On behalf of the entire staff of the Wickenburg Institute for Factual Diversity, let me wish you a happy Thanksgiving.
Around here, we have much to be grateful for. I’m thankful just to still be here, given the opportunities for it to be otherwise. This face was worn out three bodies.
I’m thankful that I’m here to enjoy Miss Ellie, Fibber, and more friends than I can count. I’m grateful for kinfolk and in-laws who love one another.
I’m glad that God gave me enough intelligence to realize how lucky I am, but didn’t make me nearly as smart as I used to think I was.
I’m grateful that by accident of birth, I was born in the most interesting state in the USA. This is still the best nation on earth, despite government attempts to improve it.
It is gratifying to see that the crowd in Washington has elevated my calling to the level of policy. I’m thankful that as official state liar, I’m 329th in line to succeed to the governorship of Arizona. That’s a pretty safe distance.
I’m grateful for the time…hmm. Maybe we’ll come back to that one next Thanksgiving, after I remember what blessing it was I was going to tell you about. I’m grateful that I have so much to be forgetful about.
I don’t feel like lying at a sentimental time like this, so I need to share one true Cook family story.
I’m thankful that the game warden didn’t come around the year my old man shot a wild turkey with four drumsticks. They were rare birds. Sixty some years later, a farmer in Salome is trying to grow four-legged turkeys commercially. He doesn’t know what the birds taste like; he hasn’t been able to catch one yet.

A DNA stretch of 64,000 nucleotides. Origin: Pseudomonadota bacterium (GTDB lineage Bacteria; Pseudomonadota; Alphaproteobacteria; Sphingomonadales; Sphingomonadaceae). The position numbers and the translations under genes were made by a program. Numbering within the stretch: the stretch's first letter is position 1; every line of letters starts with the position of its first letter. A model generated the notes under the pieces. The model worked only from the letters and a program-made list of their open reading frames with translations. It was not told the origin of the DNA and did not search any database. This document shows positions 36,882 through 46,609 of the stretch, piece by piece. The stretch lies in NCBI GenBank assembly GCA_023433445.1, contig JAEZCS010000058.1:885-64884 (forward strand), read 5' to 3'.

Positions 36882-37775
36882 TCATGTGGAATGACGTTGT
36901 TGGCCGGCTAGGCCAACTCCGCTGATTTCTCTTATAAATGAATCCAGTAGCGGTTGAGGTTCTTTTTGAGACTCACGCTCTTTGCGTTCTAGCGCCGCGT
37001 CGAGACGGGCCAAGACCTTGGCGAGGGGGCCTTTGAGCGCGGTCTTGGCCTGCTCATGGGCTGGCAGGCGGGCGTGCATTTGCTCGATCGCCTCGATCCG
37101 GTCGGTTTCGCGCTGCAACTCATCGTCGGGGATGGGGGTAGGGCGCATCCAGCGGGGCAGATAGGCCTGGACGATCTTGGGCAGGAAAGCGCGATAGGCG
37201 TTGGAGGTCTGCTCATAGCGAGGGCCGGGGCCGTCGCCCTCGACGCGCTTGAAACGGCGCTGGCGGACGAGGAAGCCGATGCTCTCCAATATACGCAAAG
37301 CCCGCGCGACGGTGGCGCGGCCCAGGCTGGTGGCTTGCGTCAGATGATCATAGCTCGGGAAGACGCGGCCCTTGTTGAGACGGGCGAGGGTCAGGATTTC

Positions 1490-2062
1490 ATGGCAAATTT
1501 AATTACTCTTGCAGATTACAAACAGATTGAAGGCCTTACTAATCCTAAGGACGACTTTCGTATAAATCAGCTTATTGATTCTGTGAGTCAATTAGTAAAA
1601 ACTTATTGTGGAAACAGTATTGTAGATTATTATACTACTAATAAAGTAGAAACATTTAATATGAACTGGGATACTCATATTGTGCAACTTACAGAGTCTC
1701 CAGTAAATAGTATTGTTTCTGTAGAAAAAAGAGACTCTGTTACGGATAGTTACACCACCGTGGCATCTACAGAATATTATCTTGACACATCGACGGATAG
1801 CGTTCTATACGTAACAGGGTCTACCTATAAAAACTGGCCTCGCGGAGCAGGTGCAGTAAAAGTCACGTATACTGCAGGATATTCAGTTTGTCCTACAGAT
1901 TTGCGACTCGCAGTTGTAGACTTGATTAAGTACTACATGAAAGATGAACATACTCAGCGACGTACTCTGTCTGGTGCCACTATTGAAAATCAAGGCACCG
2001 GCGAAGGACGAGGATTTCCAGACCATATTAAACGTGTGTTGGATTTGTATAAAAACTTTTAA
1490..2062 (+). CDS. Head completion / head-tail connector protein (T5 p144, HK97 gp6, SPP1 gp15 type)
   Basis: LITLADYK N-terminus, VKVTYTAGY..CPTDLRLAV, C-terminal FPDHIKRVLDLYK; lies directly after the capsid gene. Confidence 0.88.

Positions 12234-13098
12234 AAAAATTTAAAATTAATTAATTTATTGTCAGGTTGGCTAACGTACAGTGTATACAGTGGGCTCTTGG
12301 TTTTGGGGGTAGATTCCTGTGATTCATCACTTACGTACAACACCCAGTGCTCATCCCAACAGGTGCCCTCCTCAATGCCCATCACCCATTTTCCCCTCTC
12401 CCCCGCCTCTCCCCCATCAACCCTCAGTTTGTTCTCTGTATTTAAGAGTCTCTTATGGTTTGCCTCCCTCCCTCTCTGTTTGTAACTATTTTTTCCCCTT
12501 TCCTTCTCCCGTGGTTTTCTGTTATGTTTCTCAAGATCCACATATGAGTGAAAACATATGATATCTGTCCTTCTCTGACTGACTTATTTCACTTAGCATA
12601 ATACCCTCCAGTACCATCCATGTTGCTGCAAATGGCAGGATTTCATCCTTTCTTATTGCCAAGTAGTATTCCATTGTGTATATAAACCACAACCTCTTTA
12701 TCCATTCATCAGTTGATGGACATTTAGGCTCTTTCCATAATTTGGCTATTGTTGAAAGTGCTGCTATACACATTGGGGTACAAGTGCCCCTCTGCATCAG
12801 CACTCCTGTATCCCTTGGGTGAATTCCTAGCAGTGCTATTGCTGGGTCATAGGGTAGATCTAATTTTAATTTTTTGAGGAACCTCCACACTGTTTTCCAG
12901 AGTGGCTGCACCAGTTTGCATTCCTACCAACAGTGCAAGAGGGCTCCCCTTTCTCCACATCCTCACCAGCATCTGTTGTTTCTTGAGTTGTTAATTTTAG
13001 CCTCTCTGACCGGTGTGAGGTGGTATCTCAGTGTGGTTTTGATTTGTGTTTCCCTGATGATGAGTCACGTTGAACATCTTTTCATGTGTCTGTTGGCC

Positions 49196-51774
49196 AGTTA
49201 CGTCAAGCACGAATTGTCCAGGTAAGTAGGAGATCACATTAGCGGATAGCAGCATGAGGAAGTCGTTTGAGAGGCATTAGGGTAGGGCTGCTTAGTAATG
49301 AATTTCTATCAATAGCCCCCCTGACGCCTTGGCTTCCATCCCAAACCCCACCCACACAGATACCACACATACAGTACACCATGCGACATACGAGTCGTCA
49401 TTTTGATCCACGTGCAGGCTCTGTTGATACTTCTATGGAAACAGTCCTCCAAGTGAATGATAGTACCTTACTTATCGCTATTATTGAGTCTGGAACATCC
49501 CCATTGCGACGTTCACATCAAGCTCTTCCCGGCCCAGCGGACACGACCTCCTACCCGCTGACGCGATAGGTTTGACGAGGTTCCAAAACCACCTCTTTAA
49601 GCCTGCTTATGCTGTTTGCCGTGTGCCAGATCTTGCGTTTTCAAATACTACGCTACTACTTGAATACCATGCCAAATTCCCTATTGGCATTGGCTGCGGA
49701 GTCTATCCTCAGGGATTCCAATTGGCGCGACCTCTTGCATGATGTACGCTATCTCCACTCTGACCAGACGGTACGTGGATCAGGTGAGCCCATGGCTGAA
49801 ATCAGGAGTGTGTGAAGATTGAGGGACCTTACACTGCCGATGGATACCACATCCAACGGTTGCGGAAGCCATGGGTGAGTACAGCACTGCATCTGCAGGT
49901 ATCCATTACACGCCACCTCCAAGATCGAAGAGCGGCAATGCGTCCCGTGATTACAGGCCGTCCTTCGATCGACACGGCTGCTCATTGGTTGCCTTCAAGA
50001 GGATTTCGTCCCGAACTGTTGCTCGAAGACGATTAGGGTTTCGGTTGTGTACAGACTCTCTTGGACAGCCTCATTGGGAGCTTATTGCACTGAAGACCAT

That’s what Dad said, too: A four-legged turkey really moves fast. We were living on the top side of the Mogollon Rim at the time.
I don’t remember Dad ever poaching, but Mom remembered trying to explain the math to my brother Dean and me–one turkey, four drumsticks.
I asked Dad about the story, and he confessed what really happened. He was on Battleground Ridge, hunting turkey with his only rifle, a .303 Savage suitable for hunting woolly mammoths.
He said those turkeys attacked him. They charged in single file. When he fired, he shot clear through two turkeys. The rest of the flock retreated.
I was only about six years old, and what I remember about that meal is that there wasn’t much to eat but drumsticks. With a rifle that size, that’s about all that’s left of a wild turkey–drumsticks and feathers.
Those drumsticks sure tasted better than canned meat, or creamed chip beef on toast.
Have a wonderful Thanksgiving. And to our friends in Canada, who celebrate Thanksgiving at the wrong time, have a memorable Thursday.